The Breeders’ Cup Distaff is arguably the second-most popular race at the World Championships behind the Classic. It is one of the original races the horse racing event launched with in 1984. Unlike the Classic, the Distaff is restricted to Fillies and Mare three-years and older. Usually, it is the final race on the first day of the two-day event.
With the race being so widely revered and carrying a $2,000,000, it is unsurprising that Breeders’ Cup Distaff odds are so popular. In fact, some sportsbooks may only offer odds for the Classic and Distaff because the horses competing in these events are really considered the best in their class.
If you are interested in betting on the Distaff and want to learn how to keep reading. We have created a guide to betting on this event. Areas we cover include the betting lines available on the event and some tips to help you make better wagers.
We also list the top online gambling sites with some of the best horse racing lines and dedicated racebooks. So, scroll down and get started today!
- Bet on the Breeders’ Cup Here
- How to Bet on the Breeders’ Cup Distaff
- Breeders’ Cup Distaff Betting Tips
- Odds for the Breeders’ Cup Distaff
Most online sports betting sites only list the odds for win bets on Breeders’ Cup races, even for more prestigious events, such as the Distaff. If you are interested in making other bets, you will have to contact the sportsbook for the other odds.
Generally, these are the lines available on horse races:
- Win – the simplest bet you can make — a bet on the winner.
- Place – a bet on a horse to finish either first or second.
- Show – a bet on a horse to finish first, second, or third.
- Quinella – a bet on two horses to win and place. It does not matter in which order the horses finish.
- Exacta – a quinella bet in which the order matters.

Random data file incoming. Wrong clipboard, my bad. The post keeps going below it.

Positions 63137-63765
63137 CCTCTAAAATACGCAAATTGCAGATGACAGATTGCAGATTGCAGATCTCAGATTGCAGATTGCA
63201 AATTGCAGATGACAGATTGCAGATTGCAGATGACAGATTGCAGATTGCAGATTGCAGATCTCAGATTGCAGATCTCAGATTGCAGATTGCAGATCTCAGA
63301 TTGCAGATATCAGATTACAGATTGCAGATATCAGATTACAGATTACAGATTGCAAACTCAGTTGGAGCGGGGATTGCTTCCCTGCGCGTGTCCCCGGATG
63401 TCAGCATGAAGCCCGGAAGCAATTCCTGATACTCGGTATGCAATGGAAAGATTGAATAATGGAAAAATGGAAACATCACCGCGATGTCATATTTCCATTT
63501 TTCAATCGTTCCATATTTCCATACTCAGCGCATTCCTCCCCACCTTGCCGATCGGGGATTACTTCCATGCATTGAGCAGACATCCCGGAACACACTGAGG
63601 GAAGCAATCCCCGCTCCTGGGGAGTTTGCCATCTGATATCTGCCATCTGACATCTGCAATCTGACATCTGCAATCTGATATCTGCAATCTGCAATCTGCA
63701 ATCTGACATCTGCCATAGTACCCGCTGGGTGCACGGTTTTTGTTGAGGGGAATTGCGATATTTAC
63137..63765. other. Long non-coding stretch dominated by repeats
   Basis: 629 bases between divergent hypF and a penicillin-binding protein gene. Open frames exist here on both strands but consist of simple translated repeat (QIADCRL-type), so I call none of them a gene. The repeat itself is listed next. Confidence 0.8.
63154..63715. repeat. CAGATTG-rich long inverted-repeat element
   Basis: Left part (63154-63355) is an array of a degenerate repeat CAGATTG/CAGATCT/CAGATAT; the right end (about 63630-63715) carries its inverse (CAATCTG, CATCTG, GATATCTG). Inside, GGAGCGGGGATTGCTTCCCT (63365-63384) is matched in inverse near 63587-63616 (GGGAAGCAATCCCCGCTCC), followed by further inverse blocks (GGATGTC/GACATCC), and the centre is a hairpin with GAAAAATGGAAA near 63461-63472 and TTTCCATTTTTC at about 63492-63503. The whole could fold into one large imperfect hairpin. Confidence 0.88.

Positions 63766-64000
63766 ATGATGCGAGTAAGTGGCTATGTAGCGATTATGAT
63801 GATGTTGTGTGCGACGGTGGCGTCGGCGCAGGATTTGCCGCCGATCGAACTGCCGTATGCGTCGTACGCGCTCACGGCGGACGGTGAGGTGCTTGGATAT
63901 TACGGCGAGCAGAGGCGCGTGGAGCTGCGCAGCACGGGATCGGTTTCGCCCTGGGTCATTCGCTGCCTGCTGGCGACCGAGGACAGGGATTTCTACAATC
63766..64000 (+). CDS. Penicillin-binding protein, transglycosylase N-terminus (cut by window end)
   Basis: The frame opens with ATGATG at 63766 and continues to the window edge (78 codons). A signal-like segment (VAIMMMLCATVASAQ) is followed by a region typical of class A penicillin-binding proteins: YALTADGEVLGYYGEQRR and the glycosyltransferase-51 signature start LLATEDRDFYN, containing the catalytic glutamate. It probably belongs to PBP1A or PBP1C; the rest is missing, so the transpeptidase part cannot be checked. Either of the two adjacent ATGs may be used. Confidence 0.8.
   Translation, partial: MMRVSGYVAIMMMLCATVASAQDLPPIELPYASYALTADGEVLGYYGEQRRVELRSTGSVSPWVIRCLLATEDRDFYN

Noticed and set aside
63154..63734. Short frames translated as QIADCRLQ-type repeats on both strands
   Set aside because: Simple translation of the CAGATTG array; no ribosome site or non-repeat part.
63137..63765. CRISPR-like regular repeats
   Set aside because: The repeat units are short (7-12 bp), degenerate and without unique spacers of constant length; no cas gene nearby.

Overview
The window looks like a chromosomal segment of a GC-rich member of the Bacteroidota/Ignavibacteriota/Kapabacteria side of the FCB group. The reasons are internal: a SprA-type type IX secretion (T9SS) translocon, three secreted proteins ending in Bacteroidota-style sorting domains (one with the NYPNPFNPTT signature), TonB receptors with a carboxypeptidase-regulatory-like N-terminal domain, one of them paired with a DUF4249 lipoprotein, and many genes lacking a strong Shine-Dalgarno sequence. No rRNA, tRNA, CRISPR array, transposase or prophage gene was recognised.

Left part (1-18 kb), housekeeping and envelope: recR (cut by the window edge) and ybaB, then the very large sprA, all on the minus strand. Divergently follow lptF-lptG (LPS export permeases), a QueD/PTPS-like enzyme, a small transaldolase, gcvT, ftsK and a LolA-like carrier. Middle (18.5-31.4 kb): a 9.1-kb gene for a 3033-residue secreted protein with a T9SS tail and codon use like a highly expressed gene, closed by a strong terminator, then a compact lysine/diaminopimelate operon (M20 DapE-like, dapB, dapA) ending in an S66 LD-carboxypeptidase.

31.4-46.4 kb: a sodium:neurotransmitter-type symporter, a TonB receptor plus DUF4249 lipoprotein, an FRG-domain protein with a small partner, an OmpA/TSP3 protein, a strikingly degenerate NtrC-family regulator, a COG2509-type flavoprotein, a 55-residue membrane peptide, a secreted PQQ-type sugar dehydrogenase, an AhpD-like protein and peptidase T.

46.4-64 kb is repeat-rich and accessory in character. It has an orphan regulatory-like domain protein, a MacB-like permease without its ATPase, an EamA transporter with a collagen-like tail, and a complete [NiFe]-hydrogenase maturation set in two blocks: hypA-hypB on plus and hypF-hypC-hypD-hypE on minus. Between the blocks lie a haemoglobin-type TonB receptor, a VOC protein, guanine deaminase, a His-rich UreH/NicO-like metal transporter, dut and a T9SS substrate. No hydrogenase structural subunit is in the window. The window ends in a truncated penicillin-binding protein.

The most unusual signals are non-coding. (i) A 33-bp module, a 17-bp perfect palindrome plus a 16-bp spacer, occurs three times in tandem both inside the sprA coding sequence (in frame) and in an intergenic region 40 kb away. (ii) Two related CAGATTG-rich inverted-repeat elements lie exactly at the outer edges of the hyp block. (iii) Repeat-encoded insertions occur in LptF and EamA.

- Trifecta – a bet on three horses to win, place, and show in the order you predicted.
- Boxed Bet – when you place multiple exactas and trifectas on the Distaff in the hopes that one of them wins.
Before you rush off and place your first bet on the Breeders’ Cup Distaff, here are some betting tips we suggest you take into consideration:
Foreign Horses Rarely Win
Although every race at the Breeders’ Cup is open to horses and trainers from all around the world, historically, horses from outside of the United States do not win the race.
In fact, in the Distaff’s near 40-year history, a foreign horse has won the event three times, and the last win came in 1992. (Bayakoa from Argentina won the event back-to-back in 1991 and 1992.)
Several reasons are often attributed to why foreign horses don’t perform as well as American thoroughbreds. Most focus on the fact that race surfaces differ worldwide, making it difficult to predict how well a foreign horse will do on a US dirt track.
The Median Age of Winners is 4
The age of horses that have previously won the Distaff ranges between three and six. Although the last few years have been dominated by horses aged between five and six, the median age of winners throughout the entire race’s history is four.
Overall, the race has been mostly dominated by horses between the ages of three and four, with older horses winning sporadically.
Repeat Winners (Jockey and Trainer) are Common
The Distaff has seen a load of repeat winners throughout its history. Trainers such as William I. Mott (5), D. Wayne Lukas (4), John Shirreffs (2), and Richard Mandella (2) have all won on multiple occasions.
Similarly, certain jockeys also seem to see repeat wins. Mike E. Smith currently holds the record with five wins. He is followed by Gary Stevens with four, and then John Velazquez and Laffit Pincay Jr., both with two.
So, when a jockey like Mike E. Smith is paired up with a trainer like William I. Mott, you may have an easy winner.
Here are some odds on the upcoming 2021 Breeders’ Cup Distaff race. Odds are always changing, so be sure to have a look at our sportsbooks for most updated lines:
|She’s A Julie||+2800|
Check out our other Breeders’ Cup guides: